When the electronic shutter is closed (FIG. 5) a voltage VIA having a different selected value is applied to the imaging-array electrode 32, which voltage has a lower value than when the shutter is opened and is not sufficient to cause depletion region 25 to expand and deplete through the p-type buried layer 22 so that the depletion region 25A contracts to the region 25B as shown. Such voltage, however, is adequate to permit transfer of charges from pixel to pixel. During the shutter closed mode, a potential barrier between the contracted n-typed buried channel region 25B and the p- substrate is created by the p-type buried layer 26. This barrier has an associated electric field that repels photoelectrons away from the contracted n-type buried channel 25B. During the shutter closed mode, the voltage VSD applied to the n+ shutter drains is greater than that applied during the shutter open mode and causes the drain depletion region 15 to expand beyond the p-type buried layer deeper into the bulk region of the p- substrate, as shown by region 15A in FIG. 5. Under such conditions, photoelectrons (negative charges) are attracted, by the electric field that is established thereat, to the expanded shutter drain regions 15A and, as a result, are not detected or collected in the contracted n-type buried channel region 25.
In summary, when the shutter is open, the expanded n-type buried channel depletion region 25A at each pixel tends to capture substantially all of the photoelectrons from the incoming optical image which impinge thereon and to store them in the depletion region 25B thereof. The p-type buried layer 26 tends to prevent such incoming photoelectron charges from being attracted to the drain regions so that essentially all of the charges entering each pixel are captured (in effect, providing a 100% pixel fill factor) when the shutter is in its open mode.
During the shutter closed mode, the contracted n-type buried channel region retains the charges that have been so captured when the shutter was open but no further incoming charges are captured therein, any further charges being prevented from entering n-type buried channel region 25B by the p-type buried layer 26, such further incoming charges further being drained from the substrate via expanded drain depletion regions 15A.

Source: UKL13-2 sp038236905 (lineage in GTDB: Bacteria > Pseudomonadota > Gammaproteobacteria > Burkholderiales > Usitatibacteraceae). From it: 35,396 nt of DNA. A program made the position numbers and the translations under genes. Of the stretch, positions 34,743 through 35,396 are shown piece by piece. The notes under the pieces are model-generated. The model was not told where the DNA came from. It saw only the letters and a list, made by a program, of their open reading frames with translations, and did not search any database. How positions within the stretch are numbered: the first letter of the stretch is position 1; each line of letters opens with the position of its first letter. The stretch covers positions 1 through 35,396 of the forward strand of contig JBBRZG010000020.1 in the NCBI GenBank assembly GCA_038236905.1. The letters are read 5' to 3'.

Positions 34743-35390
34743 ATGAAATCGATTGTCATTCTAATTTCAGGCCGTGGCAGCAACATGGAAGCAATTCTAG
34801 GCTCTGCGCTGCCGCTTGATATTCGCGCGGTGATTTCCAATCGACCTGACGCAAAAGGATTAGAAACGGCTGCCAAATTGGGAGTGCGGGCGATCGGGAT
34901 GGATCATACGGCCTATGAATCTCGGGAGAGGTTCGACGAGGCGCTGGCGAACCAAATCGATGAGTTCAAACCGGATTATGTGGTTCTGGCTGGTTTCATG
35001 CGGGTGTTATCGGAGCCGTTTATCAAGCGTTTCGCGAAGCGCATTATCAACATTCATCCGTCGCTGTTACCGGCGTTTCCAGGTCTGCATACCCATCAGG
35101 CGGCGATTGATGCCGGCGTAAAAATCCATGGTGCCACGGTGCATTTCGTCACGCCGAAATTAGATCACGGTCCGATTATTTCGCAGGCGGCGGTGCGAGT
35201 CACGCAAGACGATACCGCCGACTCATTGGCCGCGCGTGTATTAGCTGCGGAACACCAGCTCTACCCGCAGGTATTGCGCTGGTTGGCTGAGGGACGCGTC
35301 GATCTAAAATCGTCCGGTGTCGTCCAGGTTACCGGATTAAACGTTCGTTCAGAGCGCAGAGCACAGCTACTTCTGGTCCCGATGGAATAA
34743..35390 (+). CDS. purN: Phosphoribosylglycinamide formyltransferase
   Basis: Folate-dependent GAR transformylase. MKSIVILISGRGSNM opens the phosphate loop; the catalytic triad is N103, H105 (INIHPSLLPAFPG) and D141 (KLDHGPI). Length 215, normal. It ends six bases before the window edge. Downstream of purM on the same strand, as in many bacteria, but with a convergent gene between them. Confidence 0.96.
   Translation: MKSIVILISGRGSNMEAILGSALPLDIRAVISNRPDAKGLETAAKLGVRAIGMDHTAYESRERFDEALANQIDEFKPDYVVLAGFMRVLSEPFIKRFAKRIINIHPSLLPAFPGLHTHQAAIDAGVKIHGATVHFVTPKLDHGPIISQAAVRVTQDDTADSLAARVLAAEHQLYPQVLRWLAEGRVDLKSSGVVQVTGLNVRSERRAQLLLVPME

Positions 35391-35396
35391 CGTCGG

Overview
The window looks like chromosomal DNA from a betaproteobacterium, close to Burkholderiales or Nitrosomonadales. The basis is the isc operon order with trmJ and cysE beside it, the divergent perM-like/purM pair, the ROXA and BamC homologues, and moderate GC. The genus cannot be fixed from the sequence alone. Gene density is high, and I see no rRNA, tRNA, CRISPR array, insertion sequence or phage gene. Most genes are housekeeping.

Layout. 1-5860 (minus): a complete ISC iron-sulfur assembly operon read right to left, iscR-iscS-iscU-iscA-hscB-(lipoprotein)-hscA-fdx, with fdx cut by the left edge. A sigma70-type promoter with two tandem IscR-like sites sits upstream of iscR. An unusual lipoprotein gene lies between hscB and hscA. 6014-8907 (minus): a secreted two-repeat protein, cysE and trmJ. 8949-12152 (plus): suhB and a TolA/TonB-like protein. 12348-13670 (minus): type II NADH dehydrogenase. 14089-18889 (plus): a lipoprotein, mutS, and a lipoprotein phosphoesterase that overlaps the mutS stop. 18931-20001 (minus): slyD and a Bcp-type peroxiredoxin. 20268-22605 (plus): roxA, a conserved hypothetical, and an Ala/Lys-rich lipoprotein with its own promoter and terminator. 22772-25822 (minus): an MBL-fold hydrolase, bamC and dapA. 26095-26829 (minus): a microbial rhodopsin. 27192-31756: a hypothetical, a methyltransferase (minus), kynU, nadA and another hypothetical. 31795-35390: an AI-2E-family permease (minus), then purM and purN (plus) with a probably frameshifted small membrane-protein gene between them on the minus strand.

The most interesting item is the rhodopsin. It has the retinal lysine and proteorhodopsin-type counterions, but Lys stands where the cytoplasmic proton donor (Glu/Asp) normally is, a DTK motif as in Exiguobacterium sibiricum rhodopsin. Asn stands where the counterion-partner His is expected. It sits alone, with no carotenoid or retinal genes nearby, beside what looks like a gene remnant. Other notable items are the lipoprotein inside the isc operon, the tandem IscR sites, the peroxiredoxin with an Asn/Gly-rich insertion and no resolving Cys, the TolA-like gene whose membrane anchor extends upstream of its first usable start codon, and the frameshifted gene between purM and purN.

The overall shutter operation produces a rapidly operating shutter which has a high extinction ratio such that substantially all incoming photoelectron charges are stored when open and substantially no charges are stored when closed. The stored charges can then be transferred from the n-type buried channel region 25 of each pixel to corresponding frame store regions of array 17 without smear using well-known frame transfer techniques of the art.
Unlike previously proposed shutter systems which require high voltages for their operations, the system described herein uses relatively low voltages at the electrodes 32 and 34. Thus, during the shutter open mode, the voltages VIA are such that 18 v.≦VIA ≦25 v., while the voltage VSD is such that 0 v.≦VSD ≦6 v. During the shutter closed mode the voltage are such that -6 v.≦VIA ≦12 v. and 6 v.≦VSD ≦18 v.
It is found that for such operation, extinction ratios increase with decreasing wavelength. Extinction ratios for three exemplary wavelengths in an experimental device fabricated in accordance with the invention were found as follows:
______________________________________(nm.) Extinction Ratio______________________________________450 >5500543.5 5100632.8 107______________________________________